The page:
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Pointing to the importance of the upcoming Mumbai Metro Rail Corporation (MMRCL)’s Metro Line III project in easing commuter woes in Mumbai, the Bombay High Court Wednesday said that while the Metro has to come up, they are equally concerned about the environmental aspects of the project. The High Court has now reserved its order in the matter relating to the construction of Metro Line III after hearing submissions of different parties.
A division bench of Chief Justice Manjula Chellur and Justice G S Kulkarni were hearing two petitions — one by Pervin Jehangir challenging the legality of the metro construction, and another by Nina Verma against cutting of trees in Churchgate, Hutatma Chowk and Cuffe Parade. Around 5,000 trees have to be cut to pave the way for the SEEPZ-Colaba Metro Line III project. “Primarily Metro has to come to Mumbai. Considering the traffic woes people are suffering from, Metro needs to come to ease them out. Now, we will have to see what is more important, the life of a human being or the life of trees,” Chief Justice Chellur said.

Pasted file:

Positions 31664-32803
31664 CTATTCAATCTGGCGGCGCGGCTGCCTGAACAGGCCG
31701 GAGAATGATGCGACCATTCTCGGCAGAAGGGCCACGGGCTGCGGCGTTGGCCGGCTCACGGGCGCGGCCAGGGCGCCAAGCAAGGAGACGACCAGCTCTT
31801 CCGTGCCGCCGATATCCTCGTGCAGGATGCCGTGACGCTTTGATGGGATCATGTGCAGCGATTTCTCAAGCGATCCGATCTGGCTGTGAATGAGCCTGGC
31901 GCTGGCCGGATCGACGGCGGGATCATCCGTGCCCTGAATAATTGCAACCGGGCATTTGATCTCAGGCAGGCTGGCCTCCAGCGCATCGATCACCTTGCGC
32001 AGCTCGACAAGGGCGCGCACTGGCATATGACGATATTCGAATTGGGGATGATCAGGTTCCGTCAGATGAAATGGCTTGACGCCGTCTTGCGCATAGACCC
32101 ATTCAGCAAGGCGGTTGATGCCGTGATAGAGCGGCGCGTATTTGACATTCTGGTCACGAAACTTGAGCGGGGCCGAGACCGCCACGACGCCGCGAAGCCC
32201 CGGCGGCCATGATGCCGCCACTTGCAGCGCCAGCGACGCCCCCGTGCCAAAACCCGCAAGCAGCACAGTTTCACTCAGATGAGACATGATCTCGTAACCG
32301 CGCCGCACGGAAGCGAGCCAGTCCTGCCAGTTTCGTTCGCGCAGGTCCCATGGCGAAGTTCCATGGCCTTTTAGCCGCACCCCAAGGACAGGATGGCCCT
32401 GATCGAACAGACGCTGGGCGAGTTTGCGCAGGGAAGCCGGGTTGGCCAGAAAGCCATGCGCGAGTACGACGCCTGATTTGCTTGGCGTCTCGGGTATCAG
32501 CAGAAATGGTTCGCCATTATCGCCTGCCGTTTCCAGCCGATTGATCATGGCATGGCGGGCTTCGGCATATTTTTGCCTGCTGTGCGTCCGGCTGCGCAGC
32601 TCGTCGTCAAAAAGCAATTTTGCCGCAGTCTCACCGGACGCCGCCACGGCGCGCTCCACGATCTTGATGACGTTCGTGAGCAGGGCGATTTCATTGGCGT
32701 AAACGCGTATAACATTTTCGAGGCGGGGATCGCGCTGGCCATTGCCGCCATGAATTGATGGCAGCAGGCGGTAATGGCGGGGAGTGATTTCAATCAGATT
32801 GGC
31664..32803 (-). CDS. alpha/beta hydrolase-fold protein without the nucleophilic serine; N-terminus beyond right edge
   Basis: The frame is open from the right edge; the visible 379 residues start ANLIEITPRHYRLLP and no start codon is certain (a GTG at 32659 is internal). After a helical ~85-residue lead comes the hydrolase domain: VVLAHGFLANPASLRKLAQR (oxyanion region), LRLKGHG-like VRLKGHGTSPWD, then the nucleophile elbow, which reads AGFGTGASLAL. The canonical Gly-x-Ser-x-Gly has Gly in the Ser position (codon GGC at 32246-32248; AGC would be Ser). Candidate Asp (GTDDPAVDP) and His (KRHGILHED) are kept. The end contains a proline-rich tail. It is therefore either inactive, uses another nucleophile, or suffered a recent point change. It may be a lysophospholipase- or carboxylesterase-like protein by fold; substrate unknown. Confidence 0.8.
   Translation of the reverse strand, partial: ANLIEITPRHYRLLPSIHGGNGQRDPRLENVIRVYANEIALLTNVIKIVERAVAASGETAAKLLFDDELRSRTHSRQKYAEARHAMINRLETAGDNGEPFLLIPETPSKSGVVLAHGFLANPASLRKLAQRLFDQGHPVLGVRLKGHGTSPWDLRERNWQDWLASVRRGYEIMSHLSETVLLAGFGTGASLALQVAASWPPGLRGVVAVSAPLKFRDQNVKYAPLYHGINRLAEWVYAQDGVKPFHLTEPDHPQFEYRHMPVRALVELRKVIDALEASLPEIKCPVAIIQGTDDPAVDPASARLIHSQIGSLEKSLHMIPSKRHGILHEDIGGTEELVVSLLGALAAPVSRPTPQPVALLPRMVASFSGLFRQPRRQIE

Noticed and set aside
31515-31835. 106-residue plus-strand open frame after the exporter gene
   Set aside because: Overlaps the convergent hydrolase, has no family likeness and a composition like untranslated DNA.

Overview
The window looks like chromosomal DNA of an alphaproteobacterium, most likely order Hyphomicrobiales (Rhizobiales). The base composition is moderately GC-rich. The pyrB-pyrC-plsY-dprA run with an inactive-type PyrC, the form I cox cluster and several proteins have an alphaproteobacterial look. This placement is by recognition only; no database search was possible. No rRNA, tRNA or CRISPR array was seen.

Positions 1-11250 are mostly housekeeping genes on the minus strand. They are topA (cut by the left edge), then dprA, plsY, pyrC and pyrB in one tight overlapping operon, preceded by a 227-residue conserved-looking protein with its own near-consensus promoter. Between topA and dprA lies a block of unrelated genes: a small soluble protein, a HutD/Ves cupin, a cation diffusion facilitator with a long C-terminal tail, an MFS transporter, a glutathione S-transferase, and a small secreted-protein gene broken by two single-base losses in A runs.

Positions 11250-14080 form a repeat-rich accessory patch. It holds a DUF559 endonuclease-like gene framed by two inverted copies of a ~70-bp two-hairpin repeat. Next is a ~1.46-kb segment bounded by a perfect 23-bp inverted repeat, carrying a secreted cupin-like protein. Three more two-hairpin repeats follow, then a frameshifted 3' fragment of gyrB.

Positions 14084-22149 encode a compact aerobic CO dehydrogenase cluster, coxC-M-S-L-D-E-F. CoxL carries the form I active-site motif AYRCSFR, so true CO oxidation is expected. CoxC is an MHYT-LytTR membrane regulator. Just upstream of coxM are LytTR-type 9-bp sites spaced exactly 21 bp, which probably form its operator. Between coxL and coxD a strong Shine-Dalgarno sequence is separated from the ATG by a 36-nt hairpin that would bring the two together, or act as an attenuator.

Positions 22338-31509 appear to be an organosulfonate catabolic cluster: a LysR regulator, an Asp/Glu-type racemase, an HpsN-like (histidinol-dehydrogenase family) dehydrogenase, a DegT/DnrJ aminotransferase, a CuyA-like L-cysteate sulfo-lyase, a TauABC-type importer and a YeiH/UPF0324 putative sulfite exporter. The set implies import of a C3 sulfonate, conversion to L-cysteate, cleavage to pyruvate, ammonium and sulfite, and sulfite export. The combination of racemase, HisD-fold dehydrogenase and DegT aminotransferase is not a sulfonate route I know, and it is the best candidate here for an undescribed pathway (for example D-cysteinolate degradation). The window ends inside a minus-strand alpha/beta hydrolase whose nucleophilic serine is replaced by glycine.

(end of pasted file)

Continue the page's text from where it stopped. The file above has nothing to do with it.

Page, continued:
The High Court had earlier directed the MMRCL to not cut any trees till further orders. Arguing against this order, MMRCL’s senior counsel Aspi Chinoy Wednesday said, “The order directing the stay on cutting of trees needs to be vacated since it is causing a lot of damage to the project. A lot of work needs to be completed before the monsoon. Trenches, which have been dug up, needs to be filled out after the necessary work is finished.” Chinoy added that the MMRCL was ready to abide by its undertaking to the court regarding planting and transplanting of trees. Moreover, for every tree that it cuts around the Metro station site, the same number will be re-planted on the site after the construction of the Metro station.
With the High Court earlier asked the Ministry of Environment and Forests (MoEF) to clarify their stand on the Metro project, the ministry Wednesday informed the court that since Metro was a state project, the clearance, if any, will have to be taken from the state authority, Maharashtra Coastal Zone Management Authority (MCZMA). “The MoEF has left the matter to the state authority, stating it is not concerned with cutting of trees. Which authority is then going to look into the environmental aspect?”questioned senior Counsel Janak Dwarkadas, appearing for Verma. The court, meanwhile, suggested setting up of a committee to inspect if the MMRCL was complying with its undertaking.